Geography equips young people with the knowledge, skills and values to make informed decisions on local, state and national issues as future citizens. By promoting positive values, geography can assist students to take responsibility for their actions and to see themselves as global citizens who can contribute to a more peaceful, just and sustainable world.

From a local perspective, geography students can present the results of a field investigation or study to a local council or government authority, taking on a local citizenship role. From a global perspective, even the youngest geography students have the capacity to move beyond their personal experience and gain knowledge and understandings of issues in distant places and situations.

By developing empathy for other people and places, geography students are able to participate in shaping a better, shared future for the world. They are able to develop a sense of self and appreciation of cultural diversity, support social justice, human rights and building peace, and undertake actions for a sustainable future in different times and places.

Geography provides students with opportunities to clarify their own values and attitudes to the stewardship of the earth and living sustainably. It supports active citizenship, social justice, intercultural understanding and geographical empathy.

The following newspaper articles provide some interesting views expressed by Tim Costello, head of World Vision. These articles will allow you to explore how geography equips young people for the future:

Let geography teach next generation. Tim Costello argues that geography should be given the same prominence as history in the new national curriculum to help students think critically about a breadth of environmental and social issues.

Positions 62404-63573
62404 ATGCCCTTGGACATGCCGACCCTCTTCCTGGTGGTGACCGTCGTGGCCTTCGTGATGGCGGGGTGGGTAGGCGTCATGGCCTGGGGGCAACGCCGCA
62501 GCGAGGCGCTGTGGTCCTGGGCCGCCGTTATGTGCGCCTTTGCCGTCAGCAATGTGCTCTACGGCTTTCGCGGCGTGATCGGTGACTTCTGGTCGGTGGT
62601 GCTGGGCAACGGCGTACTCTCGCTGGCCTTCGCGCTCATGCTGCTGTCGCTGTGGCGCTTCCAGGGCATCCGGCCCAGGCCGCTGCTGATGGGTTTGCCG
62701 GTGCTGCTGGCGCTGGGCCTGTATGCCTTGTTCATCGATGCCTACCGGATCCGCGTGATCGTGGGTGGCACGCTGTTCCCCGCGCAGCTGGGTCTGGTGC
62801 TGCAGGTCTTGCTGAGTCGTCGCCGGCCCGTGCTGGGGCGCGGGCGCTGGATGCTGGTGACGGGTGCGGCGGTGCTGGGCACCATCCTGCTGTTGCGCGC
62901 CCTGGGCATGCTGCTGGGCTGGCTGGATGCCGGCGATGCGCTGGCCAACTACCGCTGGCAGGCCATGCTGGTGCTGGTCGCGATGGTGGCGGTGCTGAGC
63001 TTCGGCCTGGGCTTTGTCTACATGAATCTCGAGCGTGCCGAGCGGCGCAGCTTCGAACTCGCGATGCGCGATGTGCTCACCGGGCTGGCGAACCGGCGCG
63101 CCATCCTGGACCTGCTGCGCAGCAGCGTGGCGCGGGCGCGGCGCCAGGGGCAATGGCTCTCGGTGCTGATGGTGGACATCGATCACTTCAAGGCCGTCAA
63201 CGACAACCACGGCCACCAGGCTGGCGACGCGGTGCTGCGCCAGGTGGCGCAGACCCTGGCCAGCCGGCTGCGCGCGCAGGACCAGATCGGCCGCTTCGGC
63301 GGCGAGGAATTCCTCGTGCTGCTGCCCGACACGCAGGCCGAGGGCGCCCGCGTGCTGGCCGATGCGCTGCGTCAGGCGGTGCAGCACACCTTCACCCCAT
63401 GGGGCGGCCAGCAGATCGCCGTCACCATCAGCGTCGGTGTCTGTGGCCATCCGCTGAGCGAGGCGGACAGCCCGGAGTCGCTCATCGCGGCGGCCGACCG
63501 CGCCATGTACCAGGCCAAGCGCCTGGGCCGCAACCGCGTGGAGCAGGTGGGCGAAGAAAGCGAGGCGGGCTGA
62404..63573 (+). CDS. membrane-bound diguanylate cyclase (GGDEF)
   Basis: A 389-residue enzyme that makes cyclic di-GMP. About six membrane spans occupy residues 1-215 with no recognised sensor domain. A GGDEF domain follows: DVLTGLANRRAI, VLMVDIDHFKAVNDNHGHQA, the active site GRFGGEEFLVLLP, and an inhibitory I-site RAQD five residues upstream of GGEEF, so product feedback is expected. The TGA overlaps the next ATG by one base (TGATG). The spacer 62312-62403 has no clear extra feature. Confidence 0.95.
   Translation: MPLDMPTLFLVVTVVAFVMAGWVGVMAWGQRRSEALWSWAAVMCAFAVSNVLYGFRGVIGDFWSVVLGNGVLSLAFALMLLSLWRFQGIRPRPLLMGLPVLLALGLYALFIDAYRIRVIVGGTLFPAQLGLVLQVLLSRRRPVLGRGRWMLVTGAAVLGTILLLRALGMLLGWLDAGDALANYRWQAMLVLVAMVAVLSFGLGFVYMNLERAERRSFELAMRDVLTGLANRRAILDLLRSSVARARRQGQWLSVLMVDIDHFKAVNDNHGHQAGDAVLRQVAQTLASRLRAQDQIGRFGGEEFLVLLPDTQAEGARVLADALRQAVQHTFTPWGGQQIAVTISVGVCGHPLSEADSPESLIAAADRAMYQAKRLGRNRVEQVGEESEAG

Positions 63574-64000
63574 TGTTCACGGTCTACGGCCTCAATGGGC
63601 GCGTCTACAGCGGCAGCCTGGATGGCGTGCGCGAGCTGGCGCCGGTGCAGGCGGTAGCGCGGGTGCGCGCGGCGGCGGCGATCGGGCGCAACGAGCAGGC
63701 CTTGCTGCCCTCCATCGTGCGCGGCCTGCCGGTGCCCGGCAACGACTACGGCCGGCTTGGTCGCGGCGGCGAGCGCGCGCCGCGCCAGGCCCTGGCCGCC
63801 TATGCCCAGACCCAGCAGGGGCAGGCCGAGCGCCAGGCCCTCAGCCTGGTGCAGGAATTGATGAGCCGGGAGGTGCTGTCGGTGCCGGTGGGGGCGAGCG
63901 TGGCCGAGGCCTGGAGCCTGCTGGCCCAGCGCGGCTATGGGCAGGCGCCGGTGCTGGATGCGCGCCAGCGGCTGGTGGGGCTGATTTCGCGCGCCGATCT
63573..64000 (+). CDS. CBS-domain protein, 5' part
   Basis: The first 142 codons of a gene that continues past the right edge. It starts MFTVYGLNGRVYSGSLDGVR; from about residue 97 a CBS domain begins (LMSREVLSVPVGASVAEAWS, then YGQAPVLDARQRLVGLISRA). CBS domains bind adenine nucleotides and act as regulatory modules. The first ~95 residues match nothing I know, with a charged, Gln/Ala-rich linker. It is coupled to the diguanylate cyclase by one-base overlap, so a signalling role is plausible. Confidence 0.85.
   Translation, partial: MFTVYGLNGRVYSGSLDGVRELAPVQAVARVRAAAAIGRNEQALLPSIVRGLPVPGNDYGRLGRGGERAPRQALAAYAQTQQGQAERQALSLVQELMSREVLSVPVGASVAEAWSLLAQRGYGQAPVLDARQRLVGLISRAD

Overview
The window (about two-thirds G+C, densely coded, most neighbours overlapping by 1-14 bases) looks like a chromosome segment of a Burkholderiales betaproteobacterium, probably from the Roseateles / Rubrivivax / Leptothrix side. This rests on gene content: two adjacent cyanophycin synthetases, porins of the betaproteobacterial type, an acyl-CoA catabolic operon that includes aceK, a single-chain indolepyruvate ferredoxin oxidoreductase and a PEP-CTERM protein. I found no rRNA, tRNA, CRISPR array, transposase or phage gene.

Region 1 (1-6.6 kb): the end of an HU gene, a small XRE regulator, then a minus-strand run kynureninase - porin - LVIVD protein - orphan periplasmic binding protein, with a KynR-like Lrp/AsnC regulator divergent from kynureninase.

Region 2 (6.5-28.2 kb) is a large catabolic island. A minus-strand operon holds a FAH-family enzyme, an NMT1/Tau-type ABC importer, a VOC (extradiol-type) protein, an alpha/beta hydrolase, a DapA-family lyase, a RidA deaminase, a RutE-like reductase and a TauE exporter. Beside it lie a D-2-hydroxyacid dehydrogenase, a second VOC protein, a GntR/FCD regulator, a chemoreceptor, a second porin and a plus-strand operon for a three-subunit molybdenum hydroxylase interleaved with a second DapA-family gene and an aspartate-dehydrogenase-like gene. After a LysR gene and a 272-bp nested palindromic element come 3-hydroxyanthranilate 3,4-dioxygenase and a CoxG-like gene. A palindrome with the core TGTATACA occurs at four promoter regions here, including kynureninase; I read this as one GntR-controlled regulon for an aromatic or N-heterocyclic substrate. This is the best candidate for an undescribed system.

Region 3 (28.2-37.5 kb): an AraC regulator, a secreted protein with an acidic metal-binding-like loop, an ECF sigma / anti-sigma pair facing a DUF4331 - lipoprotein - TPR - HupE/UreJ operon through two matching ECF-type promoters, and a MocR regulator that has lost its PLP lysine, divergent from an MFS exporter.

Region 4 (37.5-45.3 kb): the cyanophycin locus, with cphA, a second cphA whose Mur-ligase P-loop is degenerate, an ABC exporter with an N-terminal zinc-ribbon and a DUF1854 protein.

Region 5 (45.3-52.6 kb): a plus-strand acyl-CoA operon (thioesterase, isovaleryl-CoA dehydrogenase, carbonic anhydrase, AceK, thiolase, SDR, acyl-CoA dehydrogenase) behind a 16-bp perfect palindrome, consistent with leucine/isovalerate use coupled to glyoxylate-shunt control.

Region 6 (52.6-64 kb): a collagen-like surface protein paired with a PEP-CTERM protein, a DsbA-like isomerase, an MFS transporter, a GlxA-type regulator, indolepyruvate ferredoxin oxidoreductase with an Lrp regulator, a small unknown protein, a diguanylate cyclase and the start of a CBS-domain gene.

Interviewed by the Brisbane Times in September 2010 Tim Costello argued that:

… Geography should be given the same prominence as history … to help students think critically about issues including climate change, asylum seekers and indigenous Australians.
… Geography was too important to be merely an elective in an already crowded curriculum. Geography is a subject that needs to be a core subject for the compulsory years of schooling and not an optional extra … it deserves the same profile and place in the timetable as does history.
… We need young Australians who can learn from the past and be critically aware of the issues facing the world in the present and the future.
Geography was not just about learning how to read maps and reciting the names of capital cities. Rather, it called for critical thinking and the development of important knowledge about big issues of sustainability, migration, asylum seekers, population and climate change.
Our children need a great education that equips them to be global citizens in an increasingly globalised world - and our world needs engaged and well-educated Australians with a global ethic.
Tim Costello, interviewed by Anna Patty, September 6, 2010

Why geography must have its place. The point is made that there is a growing 'need for a critical, globally-aware generation with a passion to care for the most disadvantaged and vulnerable '… and that geography is a subject that encourages and supports students to critically look at these 'big issues'.

In an article written for The Age newspaper in 2010 Tim Costello posed the questions:

WHAT are we teaching our young people? What do we want them to know about the world and their place in it? What fire do we want to light in their lives? What are the questions that Australians need to be asking?

He went on to argue that:

Australia needs to be educating a generation who will be informed and active citizens engaged with our democratic processes. We need a generation who will have a passion to see our governments implement policies for sustainable development and a real concern for the needs of the poor. …
… [Geography] is a subject that deals head-on with the globally integrated world we live in and the big issues of sustainability, migration, refugees and asylum seekers, global inequalities, population and climate change …

He subsequently notes that:

A thoughtful student of geography would appreciate that people seeking asylum in Australia are fleeing some of the worst humanitarian situations you can imagine. A generation of informed, educated Australians would know that Australia takes about 13,500 refugees as part of its overall immigration intake and that Australia is not "being flooded" with asylum seekers.